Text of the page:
Bowen knot
FamilyBowen Family

The Bowen knot (also known as the heraldic knot in symbolism) is not a true knot, but is rather a heraldic knot, sometimes used as a heraldic charge. It is named after the Welshman James Bowen (died 1629)[1] and is also called true lover's knot.[1] It consists of a rope in the form of a continuous loop laid out as an upright square shape with loops at each of the four corners.[2] Since the rope is not actually knotted, it would in topological terms be considered an unknot.

In Norwegian heraldry a Bowen knot is called a valknute (valknut) and the municipal coat of arms of Lødingen from 1984 has a femsløyfet valknute which means a Bowen knot with five loops.[3]

An angular Bowen knot is such a knot with no rounded sides, so that it appears to be made of five squares. A Bowen knot with lozenge-shaped loops is called a bendwise Bowen knot or a Bowen cross.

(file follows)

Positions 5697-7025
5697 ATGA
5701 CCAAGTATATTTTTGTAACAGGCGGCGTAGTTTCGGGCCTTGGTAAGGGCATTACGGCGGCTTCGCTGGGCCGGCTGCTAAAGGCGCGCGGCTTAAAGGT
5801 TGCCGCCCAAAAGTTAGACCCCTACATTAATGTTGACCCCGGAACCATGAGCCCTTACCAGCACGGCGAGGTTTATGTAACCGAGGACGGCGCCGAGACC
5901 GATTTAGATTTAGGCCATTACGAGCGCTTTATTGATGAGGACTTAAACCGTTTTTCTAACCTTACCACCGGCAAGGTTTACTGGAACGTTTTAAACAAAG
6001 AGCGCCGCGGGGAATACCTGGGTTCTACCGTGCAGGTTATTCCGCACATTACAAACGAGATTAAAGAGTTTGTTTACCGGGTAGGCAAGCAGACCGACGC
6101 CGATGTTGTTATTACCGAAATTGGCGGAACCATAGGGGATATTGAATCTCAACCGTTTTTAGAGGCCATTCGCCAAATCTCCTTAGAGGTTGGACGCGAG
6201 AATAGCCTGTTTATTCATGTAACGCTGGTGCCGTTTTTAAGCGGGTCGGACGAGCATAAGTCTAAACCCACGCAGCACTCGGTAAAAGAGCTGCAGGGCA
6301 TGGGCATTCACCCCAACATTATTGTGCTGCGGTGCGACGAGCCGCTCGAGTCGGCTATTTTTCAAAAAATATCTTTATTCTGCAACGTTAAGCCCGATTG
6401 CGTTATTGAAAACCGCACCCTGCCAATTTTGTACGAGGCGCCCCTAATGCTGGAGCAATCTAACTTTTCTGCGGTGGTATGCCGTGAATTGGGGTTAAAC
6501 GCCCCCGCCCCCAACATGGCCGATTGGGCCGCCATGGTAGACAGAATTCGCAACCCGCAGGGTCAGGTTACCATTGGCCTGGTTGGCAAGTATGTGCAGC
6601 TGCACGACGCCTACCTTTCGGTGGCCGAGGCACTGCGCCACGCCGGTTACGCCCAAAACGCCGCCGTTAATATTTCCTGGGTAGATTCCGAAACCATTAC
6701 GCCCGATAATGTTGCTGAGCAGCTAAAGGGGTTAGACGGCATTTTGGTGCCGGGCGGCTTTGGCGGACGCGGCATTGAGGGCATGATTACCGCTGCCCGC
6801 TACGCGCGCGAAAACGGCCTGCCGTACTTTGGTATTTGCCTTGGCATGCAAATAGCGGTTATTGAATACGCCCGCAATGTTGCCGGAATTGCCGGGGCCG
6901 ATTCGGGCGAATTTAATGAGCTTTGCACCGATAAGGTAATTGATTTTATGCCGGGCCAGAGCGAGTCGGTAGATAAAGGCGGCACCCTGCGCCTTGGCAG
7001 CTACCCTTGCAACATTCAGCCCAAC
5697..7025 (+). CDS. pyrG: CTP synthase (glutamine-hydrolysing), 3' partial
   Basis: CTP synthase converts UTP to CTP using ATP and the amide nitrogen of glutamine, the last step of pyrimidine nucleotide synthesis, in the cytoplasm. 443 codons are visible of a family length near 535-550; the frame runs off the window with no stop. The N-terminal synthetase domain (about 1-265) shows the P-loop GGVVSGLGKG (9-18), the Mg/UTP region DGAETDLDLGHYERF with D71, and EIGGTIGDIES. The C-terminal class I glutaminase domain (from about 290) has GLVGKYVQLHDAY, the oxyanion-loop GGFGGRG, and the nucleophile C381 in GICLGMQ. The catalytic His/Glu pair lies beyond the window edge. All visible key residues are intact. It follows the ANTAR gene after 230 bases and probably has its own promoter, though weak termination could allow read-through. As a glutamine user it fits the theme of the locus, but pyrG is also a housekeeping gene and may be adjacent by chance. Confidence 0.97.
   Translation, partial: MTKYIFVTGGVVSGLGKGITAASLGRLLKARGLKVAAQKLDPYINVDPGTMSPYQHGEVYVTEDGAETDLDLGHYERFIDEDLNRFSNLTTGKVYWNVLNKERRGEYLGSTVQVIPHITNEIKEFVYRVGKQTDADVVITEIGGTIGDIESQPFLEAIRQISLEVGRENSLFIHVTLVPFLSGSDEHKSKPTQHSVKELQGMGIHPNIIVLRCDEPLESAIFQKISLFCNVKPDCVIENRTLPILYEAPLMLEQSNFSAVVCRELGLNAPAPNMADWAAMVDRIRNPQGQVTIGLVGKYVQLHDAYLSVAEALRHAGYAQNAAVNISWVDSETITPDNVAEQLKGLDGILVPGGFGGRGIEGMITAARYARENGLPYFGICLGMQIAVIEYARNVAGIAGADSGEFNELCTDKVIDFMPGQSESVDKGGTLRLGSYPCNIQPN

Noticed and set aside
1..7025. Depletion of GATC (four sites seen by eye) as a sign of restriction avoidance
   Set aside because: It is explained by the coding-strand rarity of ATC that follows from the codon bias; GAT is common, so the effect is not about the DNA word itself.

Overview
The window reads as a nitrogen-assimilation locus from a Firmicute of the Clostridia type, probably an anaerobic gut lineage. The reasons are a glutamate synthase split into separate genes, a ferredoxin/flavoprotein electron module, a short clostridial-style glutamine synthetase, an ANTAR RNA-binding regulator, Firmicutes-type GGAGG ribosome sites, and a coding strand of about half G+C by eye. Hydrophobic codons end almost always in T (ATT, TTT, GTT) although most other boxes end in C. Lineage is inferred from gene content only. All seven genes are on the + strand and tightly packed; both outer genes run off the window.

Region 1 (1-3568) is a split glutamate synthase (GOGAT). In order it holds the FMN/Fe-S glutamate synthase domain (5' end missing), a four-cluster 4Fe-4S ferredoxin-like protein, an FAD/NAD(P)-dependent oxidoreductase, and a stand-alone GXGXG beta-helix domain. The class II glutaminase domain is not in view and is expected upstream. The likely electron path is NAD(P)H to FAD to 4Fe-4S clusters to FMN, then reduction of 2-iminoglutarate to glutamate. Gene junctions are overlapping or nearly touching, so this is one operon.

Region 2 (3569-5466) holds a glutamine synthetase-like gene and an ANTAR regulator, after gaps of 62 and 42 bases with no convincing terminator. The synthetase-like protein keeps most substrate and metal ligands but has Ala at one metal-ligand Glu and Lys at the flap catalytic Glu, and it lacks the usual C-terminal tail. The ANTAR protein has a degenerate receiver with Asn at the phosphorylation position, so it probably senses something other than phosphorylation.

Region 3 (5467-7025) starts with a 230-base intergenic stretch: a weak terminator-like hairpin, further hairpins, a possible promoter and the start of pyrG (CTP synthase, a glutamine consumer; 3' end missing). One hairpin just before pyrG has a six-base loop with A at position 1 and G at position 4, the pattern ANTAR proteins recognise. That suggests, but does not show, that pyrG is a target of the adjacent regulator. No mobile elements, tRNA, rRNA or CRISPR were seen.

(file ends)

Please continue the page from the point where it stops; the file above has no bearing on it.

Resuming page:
The Dacre, Hungerford, Lacy, Shakespeare, and Tristram knots are all considered variations of the Bowen knot, and are sometimes blazoned as such.

The Bowen knot resembles the symbol ⌘ (looped square), which is used on Apple Keyboards as the symbol of the Command key. However, the origin of this use is not related to the use of the Bowen knot in heraldic designs.


  1. ^ a b Francis Jones: Bowen of Pentre Ifan and Llwyngwair, in: The Pembrokeshire historian journal of the Pembrokeshire Local History Society, No. 6 (1979), p. 40, online here on the National Library of Wales website: "James Bowen ... died at Llwyngwair on 22 October 1629 ... The main escutcheon borne on the melancholy occasion showed in the first and fourth quarters, azure a lion rampant or within an orle of roses or, in the second quarter gules a chevron or between three true-love knots or, and in the third quarter, azure a bird standing argent." (emphasis added)
  2. ^ Julian Franklyn, John Tanner: An Encyclopaedic Dictionary of Heraldry, Oxford 1970, p. 47: "a grummet laid out square and turned over at the corners forming external loops."
  3. ^ Hans Cappelen and Knut Johannessen: Norske kommunevåpen, Oslo 1987, page 197.
  4. ^ Hugh Clark, A Short and Easy Introduction to Heraldry, London 1827, Part 2, Table 3 Bordures Counterchangings & Lines, fig. 7
  5. ^ "Hausgereut". Heraldry of the World. Retrieved 2013-02-24. Wappenbeschreibung: In Gold das rote Dorfzeichen in Form von vier miteinander verflochtenen Dreiecken.


See also:

endless knot